Sometimes it seems impossibly challenging to match the natural aged beauty of a historic structure, while in other cases the addition of a sleek modern building extension can create a contrast that enhances the aesthetics of both old and new alike. In this incredible renovation-and-addition project, new materials and contemporary forms seem to compliment rather than compete with the aged farm house structures to which they are attached.
Under most circumstances this minimalist structural addition – composed of simple flat planes of concrete and glass accented by vertical lines of wood siding and metal frames – would be an elegant and elemental work of modern architecture, not necessarily noteworthy but nonetheless impressive and livable. Connected in a clean and creative way to the pitched-roof, rounded-window side of an old stone structure, however, and the nature of the structure starts to change entirely.
Juxtaposed with similar gray and brown tones in the recently renovated surrounding farm buildings, this addition takes on new meanings in relationship to its history-rich neighbors. The rough and variegated stone masonry enters into a visual dialogue with the finer-grained and smoother concrete of the modern box. The added wood slats have a creative parallel in the aged wooden doors. From each perspective, a fresh take on this complimentary interplay appears.
This home, known as Ballymahon, was designed by ODOS Architects. Here’s their description of the project.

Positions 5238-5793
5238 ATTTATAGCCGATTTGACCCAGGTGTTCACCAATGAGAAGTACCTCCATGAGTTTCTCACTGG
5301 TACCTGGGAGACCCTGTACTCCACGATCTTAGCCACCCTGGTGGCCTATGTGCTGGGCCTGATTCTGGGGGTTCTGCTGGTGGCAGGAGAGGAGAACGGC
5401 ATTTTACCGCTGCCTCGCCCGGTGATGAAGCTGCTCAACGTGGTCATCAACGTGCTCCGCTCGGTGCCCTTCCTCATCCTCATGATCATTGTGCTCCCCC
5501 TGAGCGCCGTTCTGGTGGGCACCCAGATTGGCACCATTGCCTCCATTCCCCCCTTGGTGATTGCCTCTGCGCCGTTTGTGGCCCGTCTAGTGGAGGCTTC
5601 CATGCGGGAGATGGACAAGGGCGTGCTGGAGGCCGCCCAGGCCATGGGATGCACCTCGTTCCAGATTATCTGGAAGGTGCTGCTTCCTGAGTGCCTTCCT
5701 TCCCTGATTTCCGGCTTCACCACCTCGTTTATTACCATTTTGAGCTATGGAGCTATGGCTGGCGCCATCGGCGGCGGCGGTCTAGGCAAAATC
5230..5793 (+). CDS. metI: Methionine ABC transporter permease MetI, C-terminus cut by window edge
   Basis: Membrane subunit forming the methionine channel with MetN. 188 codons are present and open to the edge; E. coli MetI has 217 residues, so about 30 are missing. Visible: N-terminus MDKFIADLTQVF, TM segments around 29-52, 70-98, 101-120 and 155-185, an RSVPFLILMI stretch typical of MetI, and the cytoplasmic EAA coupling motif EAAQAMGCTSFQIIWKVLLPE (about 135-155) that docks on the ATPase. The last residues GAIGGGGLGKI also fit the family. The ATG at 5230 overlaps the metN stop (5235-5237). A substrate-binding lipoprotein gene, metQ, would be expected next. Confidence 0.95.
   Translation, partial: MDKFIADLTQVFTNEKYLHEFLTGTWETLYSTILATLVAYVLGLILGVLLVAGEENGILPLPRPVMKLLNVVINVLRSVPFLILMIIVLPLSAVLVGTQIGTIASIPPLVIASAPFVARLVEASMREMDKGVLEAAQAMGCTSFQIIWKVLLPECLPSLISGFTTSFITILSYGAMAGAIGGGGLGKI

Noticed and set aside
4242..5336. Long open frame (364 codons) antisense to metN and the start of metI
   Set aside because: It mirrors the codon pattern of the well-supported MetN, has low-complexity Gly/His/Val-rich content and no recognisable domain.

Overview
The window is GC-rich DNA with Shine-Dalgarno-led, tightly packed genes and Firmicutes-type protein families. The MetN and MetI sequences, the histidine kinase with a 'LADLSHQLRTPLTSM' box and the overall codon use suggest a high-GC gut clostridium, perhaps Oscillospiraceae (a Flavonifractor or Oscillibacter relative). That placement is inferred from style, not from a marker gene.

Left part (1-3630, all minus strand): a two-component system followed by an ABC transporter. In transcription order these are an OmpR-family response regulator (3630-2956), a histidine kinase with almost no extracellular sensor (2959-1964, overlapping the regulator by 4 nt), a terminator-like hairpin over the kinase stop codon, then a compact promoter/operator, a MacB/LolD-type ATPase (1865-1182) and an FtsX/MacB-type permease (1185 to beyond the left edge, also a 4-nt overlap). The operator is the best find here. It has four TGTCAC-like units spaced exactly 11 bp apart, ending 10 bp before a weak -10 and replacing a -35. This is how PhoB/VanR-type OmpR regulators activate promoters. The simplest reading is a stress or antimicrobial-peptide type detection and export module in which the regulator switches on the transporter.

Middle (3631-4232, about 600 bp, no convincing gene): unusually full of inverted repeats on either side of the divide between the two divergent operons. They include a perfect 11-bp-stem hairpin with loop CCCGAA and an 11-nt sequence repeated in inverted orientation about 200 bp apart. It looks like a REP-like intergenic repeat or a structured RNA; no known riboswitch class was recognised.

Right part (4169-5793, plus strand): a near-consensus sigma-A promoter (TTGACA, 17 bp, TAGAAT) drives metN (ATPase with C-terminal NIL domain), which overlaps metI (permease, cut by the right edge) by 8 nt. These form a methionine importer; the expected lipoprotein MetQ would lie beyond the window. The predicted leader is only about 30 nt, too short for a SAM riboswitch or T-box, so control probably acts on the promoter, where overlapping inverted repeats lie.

“This collection of 18th Century farm buildings sit central to woodlands outside Ballymahon, Co. Longford. The existing buildings originally formed three sides of a courtyard. An old crumbling stonewall completed this courtyard. A new single storey wing replaces the old wall and provides open plan living kitchen and dining accommodation. To the rear, en-suite master bedroom accommodation has been provided. The existing buildings have been restored to house varying accommodations, notably bedrooms, bathrooms, studio, garage & plant room. “
“The introduction of this new wing is an attempt to complete the courtyard whilst allowing a visual transparency between the courtyard and the woodlands beyond. This is something, which is lacking in the existing collection of buildings. Large expanses of frameless glazing allow the user to engage with both the courtyard and the surrounding landscape. This is in stark contrast to the experience one feels when in the existing buildings. Their small apertured interiors provide lowly lit spaces, which suggest secondary accommodation.”
“Externally, the oiled cedar cladding attempts to connect this new wing to its wooded surroundings whilst offering warmth of material to the inner courtyard, something that is lacking in the existing collection of stone, brick and slate buildings. The use of highly aggregated sand blasted concrete tonally links this new wing to the existing collection of buildings. “